The "science wars" have been raging for decades, raising many questions about the power of science. Some critics claim that science, including social science, is "merely a social construction" that fallible humans have created with words and other symbols. If this is true, is science as formidable a source of knowledge as most scientists claim? Baldwin explains why the edifice of science has robust properties that make it one of the most useful forms of knowledge that humans have ever created, although it is not perfect. He trenchantly examines all sides of the debate and uses the philosophy of pragmatism to reveal the special characteristics that make science work as well as it does. Ending the Science Wars shows how science is far better grounded than its critics claim. The book not only helps resolve many current debates about science, it is a major contribution for explaining science in terms of a powerful philosophical system. This makes the book valuable to scientists in all fields of research-and intellectually challenging for science's critics.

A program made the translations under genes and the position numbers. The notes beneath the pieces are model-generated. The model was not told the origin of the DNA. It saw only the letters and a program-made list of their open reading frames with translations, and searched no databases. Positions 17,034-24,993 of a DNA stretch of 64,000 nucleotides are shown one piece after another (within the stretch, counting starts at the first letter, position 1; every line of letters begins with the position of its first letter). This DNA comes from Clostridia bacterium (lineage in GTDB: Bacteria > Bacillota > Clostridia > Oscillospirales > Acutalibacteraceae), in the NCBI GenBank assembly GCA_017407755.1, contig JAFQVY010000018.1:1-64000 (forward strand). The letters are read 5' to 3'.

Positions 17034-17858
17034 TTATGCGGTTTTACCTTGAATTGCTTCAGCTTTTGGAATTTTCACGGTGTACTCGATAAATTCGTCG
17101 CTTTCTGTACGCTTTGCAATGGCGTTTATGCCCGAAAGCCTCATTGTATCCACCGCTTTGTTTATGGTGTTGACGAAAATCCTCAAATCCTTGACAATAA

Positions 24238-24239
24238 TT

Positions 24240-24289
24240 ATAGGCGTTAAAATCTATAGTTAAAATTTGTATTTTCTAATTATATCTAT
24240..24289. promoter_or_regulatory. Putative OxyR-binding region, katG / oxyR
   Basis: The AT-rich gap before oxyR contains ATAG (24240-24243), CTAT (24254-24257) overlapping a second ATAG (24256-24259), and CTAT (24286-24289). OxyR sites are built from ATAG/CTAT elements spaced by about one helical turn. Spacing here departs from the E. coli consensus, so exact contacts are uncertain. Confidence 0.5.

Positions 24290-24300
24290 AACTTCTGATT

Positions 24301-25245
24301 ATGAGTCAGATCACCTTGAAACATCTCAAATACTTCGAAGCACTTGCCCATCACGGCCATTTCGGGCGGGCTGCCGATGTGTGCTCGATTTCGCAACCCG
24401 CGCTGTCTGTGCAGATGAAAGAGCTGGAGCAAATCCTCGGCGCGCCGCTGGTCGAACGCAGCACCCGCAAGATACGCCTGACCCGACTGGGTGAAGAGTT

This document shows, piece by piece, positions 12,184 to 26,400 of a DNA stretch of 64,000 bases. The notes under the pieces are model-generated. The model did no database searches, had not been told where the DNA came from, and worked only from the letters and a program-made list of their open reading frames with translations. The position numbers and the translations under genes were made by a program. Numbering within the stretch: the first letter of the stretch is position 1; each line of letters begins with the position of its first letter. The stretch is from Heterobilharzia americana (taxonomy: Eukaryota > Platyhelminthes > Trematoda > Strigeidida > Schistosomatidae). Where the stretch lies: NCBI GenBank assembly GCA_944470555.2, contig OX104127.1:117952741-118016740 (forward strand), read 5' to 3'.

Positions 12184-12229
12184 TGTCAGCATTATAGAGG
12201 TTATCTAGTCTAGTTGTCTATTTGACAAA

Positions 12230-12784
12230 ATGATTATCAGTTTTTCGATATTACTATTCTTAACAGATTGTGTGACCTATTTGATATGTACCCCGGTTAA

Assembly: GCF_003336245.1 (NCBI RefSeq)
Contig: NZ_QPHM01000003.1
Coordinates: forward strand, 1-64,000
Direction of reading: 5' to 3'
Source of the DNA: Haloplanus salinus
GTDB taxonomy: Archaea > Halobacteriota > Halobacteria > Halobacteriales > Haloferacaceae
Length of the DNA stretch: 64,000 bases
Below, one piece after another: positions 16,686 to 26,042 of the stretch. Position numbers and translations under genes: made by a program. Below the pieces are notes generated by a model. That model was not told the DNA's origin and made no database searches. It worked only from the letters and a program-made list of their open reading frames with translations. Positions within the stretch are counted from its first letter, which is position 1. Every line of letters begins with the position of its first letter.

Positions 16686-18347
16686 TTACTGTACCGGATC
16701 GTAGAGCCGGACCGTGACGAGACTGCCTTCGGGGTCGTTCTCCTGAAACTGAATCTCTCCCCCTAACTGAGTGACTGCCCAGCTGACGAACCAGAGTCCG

Table of Contents
Contents; Preface; Part I: Early Views of Science; Chapter 1. Storybook Science; Chapter 2. Extreme Skepticism; Chapter 3. Absolute Truth; Chapter 4. Tentative Truths; Part II: The Pragmatic Model of Science; Chapter 5. The Individual Research Scientist; Chapter 6. Social Processes; Part III: The Modern Debates; Chapter 7. The Scientific Community; Chapter 8. Science and the Larger Society; Chapter 9. The Next Steps.
“For too long, scholars have debated whether social science can be a true science. Baldwin’s book draws upon pragmatist philosophy to propose a new way to reframe the debate. It is one of the most balanced proposals that I have read for how social science can get on with the business of understanding human behavior, interaction, and organization. It is, I believe, a must read for those who want the warfare to end and who want social science to accumulate useful knowledge.”
—Jonathan Turner, University of California–Riverside